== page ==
KHOKHA (Yemen) • Yemeni forces seized Hodeida airport yesterday in a major step towards retaking the rebel-held port city after a week of fighting that has left nearly 350 people dead.
Fresh clashes later erupted between UAE-backed government forces and the Iran-allied rebels, a Yemeni army source said.
Residents said coalition aircraft were bombing Houthi positions on roads leading to the airport as the group dug in against the onslaught to take the city, the Houthis' main port and the lifeline for millions of Yemenis.
Coalition spokesman Colonel Turki al-Malki told Al Arabiya television in Brussels that the alliance was now destroying Houthi fortifications near the airport and he accused the group of placing tanks inside residential areas.
The escalation in fighting has wounded civilians, forced many to flee their homes and hampered humanitarian agencies, which are concerned about a potential cholera outbreak in the densely populated city as fighting cuts off water supplies.
"We have been stuck in our houses for five days because we are afraid of going out due to the fighting. Our food supplies will run out within a week and there is no water," Ms Fatima, 56, said, adding that bottled water was very expensive.
At least 156 Houthis and 28 soldiers were killed in the fight for the airport, according to Hodeida hospital sources. That raised the death toll in the week-old battle for the city to 348. No civilian casualties have yet been confirmed.
WORLD'S MOST URGENT HUMANITARIAN CRISIS
Yemenis dependent on aid.
Number of people believed to be on the verge of starvation.
The airport is disused, but housed a major rebel base just inland from the coast road into the city from the south.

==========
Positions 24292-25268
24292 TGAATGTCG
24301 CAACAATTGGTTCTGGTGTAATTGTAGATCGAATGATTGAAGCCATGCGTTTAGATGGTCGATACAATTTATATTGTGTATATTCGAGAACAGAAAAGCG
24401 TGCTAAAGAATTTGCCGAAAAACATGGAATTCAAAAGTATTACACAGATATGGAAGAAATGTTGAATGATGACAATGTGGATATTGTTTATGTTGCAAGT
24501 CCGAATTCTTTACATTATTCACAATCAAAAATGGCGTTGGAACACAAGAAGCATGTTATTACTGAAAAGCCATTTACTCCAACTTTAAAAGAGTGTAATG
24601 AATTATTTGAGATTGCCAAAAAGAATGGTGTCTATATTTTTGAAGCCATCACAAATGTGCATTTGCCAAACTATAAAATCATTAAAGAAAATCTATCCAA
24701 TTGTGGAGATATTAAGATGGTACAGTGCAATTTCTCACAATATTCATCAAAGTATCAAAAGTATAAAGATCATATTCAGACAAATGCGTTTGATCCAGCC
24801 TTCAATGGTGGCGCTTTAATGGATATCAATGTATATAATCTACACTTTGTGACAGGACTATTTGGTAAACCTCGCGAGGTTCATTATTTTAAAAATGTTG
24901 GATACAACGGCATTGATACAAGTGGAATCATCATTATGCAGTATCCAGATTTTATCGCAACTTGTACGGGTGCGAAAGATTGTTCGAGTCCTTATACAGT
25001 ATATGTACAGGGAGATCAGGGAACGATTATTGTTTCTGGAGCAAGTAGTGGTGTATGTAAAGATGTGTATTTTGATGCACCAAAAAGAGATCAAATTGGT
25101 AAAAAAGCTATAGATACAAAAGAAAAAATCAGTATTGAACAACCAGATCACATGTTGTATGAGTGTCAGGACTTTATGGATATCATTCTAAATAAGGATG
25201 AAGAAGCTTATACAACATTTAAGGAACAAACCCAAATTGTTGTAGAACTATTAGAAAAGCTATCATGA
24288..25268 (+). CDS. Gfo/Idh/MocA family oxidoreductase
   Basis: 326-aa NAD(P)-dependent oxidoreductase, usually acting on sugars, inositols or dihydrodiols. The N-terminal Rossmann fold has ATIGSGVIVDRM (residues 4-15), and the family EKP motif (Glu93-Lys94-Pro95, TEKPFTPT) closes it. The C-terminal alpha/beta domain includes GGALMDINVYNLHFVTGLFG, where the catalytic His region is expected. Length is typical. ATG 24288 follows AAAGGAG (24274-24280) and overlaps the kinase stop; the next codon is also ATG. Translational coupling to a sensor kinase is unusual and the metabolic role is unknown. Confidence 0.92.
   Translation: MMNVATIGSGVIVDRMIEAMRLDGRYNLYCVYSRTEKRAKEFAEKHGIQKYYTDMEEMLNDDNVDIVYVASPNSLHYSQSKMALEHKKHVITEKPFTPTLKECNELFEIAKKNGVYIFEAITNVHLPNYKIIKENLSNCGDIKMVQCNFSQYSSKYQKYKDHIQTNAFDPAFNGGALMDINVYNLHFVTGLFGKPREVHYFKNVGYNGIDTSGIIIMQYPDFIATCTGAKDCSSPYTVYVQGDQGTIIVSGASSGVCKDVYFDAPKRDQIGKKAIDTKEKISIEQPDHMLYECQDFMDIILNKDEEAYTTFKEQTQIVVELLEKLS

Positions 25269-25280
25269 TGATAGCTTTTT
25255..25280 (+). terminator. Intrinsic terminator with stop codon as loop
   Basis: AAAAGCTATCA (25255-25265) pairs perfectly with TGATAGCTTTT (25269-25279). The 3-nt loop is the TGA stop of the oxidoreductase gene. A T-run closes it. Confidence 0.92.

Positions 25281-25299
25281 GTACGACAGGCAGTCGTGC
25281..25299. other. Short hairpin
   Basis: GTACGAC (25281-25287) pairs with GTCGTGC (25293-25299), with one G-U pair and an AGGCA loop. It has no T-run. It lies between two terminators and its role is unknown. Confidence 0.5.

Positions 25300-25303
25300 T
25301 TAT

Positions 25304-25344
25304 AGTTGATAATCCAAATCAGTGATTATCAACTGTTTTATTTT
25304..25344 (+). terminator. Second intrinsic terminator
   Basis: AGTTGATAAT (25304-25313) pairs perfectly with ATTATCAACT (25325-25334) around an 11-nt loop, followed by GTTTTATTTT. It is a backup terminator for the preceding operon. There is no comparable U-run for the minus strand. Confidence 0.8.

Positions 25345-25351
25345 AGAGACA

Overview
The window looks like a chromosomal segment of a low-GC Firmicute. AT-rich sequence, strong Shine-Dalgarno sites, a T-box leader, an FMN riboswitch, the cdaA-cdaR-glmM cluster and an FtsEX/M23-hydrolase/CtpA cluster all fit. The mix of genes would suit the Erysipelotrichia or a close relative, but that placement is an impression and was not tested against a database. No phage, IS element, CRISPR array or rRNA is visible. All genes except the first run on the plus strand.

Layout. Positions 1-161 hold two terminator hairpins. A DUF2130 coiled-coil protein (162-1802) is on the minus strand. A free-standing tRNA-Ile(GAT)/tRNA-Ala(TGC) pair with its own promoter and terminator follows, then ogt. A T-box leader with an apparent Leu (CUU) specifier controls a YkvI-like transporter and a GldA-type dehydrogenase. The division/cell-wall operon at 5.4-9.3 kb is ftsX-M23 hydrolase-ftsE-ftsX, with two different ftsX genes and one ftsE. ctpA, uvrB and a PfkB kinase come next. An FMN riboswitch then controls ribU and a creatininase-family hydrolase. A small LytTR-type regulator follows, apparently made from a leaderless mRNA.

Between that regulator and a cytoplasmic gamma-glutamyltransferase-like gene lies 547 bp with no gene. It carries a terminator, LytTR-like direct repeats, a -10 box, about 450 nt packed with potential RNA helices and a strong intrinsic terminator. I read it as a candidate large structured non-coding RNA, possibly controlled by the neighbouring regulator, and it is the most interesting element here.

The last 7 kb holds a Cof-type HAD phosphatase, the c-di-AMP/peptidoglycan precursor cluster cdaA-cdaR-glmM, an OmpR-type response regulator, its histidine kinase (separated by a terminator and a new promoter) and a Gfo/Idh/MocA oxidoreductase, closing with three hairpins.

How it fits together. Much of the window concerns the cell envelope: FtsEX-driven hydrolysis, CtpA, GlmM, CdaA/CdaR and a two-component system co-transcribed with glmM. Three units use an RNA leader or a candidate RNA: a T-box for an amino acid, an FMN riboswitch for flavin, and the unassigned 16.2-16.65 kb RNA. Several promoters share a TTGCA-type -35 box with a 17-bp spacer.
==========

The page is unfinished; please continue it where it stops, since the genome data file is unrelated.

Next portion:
It lies 8km from the city's port, through which three-quarters of Yemen's imports pass, providing a lifeline for some 22 million people dependent on aid.
"Hodeida port is operating as normal and the movement of ships is normal," Col Al-Malki said. "We have humanitarian and development plans for when we liberate the city."
UN envoy Martin Griffiths held four days of talks in the rebel-held capital Sanaa in a bid to avert an all-out battle for the city but flew out on Tuesday without announcing any breakthrough.
On June 13, Yemen's army and its allies launched their offensive to clear Hodeida of rebel fighters who have held it since 2014, raising UN concerns for vital aid shipments and food imports through the city's docks.
The United Nations fears the offensive will worsen what is already the world's most urgent humanitarian crisis, with 22 million Yemenis dependent on aid and an estimated 8.4 million believed to be on the verge of starvation.
UN officials estimate that in a worst-case scenario, the fighting could cost up to 250,000 lives, especially if a cholera epidemic occurs in the widely impoverished region.
AGENCE FRANCE-PRESSE, REUTERS